Ives had composed two symphonies, but it is with The Unanswered Question (1908), written for the highly unusual combination of trumpet, four flutes, and string quartet, that he established the mature sonic world which would be his signature style. The strings (located offstage) play very slow, chorale-like music throughout the piece while on several occasions the trumpet (positioned behind the audience) plays a short motif that Ives described as "the eternal question of existence". Each time the trumpet is answered with a shrill outburst from the flutes (onstage) — apart from the last: the unanswered question. The piece is typical Ives — it juxtaposes various disparate elements, it appears to be driven by a narrative that we are never made fully aware of, and it is tremendously mysterious. He later made an orchestral version that became one of his more popular works.
Pieces such as The Unanswered Question were almost certainly influenced by the New England transcendentalist writers Ralph Waldo Emerson and Henry David Thoreau. These were important influences to Ives, as he acknowledged in his Piano Sonata No. 2: Concord, Mass., 1840–60 (1909–15), which he described as an "impression of the spirit of transcendentalism that is associated in the minds of many with Concord, Mass., of over a half century ago...undertaken in impressionistic pictures of Emerson and Thoreau, a sketch of the Alcotts, and a scherzo supposed to reflect a lighter quality which is often found in the fantastic side of Hawthorne."
The piece is possibly Ives's best-known piece for solo piano (although it should be noted that there are optional parts for viola and flute). Rhythmically and harmonically, it is typically adventurous, and it demonstrates Ives's fondness for quotation — on several occasions the opening motto from Beethoven's Fifth Symphony is quoted. It also contains one of the most striking examples of Ives's experimentalism: in the second movement, he instructs the pianist to use a 14¾ in (37.5 cm) piece of wood to create a massive cluster chord.
Perhaps the most remarkable piece of orchestral music Ives completed was his Symphony No. 4 (1910–16). The list of forces required to perform the work alone is extraordinary; as well as a large symphony orchestra, the piece requires a massive percussion section, two pianos (one tuned a quarter tone apart from the other), an organ, an extra group of distant strings, a full chorus, three optional saxophones, and finally an "ether organ" (it is not clear what Ives meant by this, but a theremin or a synthesizer is usually used). The program of the work echoes that of The Unanswered Question — Ives said the piece was "a searching question of 'What' and 'Why' which the spirit of man asks of life". Use of quotation is again rife, especially in the first movement, and there is no shortage of novel effects. In the second movement, for example, a tremolando is heard througout the entire orchestra. In the final movement, there is a sort of musical fight between discordant sounds and more traditional tonal music. Eventually a wordless chorus enters, the mood becomes calmer, and the piece ends quietly with just the percussion playing.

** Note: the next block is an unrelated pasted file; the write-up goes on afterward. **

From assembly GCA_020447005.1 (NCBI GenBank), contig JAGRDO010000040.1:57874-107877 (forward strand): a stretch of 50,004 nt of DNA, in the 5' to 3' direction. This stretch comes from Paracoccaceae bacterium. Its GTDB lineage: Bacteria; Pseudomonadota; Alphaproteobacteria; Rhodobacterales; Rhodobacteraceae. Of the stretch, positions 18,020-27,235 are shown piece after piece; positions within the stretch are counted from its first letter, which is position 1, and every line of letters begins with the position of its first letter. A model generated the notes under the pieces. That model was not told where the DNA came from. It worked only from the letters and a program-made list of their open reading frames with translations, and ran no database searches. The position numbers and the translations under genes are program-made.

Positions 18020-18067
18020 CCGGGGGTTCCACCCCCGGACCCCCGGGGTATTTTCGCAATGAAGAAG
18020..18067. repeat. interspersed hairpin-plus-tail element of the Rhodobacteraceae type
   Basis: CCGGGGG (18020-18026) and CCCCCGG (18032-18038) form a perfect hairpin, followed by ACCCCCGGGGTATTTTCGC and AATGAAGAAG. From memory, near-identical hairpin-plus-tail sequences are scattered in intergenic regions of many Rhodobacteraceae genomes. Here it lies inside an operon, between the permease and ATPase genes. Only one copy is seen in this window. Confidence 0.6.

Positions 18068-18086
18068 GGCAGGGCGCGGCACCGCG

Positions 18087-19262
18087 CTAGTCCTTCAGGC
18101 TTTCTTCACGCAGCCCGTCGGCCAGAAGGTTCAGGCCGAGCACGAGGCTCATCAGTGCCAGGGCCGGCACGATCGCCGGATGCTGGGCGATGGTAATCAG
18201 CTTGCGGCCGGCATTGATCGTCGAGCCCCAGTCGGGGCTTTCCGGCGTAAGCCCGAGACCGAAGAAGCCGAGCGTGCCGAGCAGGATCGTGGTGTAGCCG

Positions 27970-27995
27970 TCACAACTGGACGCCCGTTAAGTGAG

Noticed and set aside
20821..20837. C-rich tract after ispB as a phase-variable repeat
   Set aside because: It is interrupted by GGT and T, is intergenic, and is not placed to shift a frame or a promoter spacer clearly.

The symphony did not have a complete performance until 1965, almost 50 years after the completion of the work, and 11 years after the composer's death.
Ives left behind material for an unfinished Universe Symphony, which he was unable to assemble in his lifetime despite two decades of work. This was due to his health problems as well as his shifting conception of the work. There have been several attempts at completion or performing version. However, none has found its way into general performance. The symphony takes the ideas in the Symphony No. 4 to an even higher level, with complex cross rhythms and difficult layered dissonance along with unusual instrumental combinations.
Ives's chamber works include the String Quartet No. 2, where the parts are often written at extremes of counterpoint, ranging from spiky dissonance in the movement labelled "Arguments" to transcendentally slow. This range of extremes is frequent in Ives's music — crushing blare and dissonance contrasted with lyrical quiet — and carried out by the relationship of the parts slipping in and out of phase with each other. Ives's idiom, like Mahler's, employed highly independent melodic lines. It is regarded as difficult to play because many of the typical signposts for performers are not present. This work had a clear influence on Elliott Carter's First Quartet, among others.
Ives's music was largely ignored during his life, and many of his works went unperformed for many years. His tendency to experimentation and his increasing use of dissonance were not well taken by the musical establishment of the time. The difficulties in performing the rhythmic complexities in his major orchestral works made them daunting challenges even decades after they were composed. One of the more damning words one could use to describe music in Ives's view was "nice", and his famous remark "use your ears like men!" seemed to indicate that he did not care about his reception. On the contrary, Ives was interested in popular reception, but on his own terms.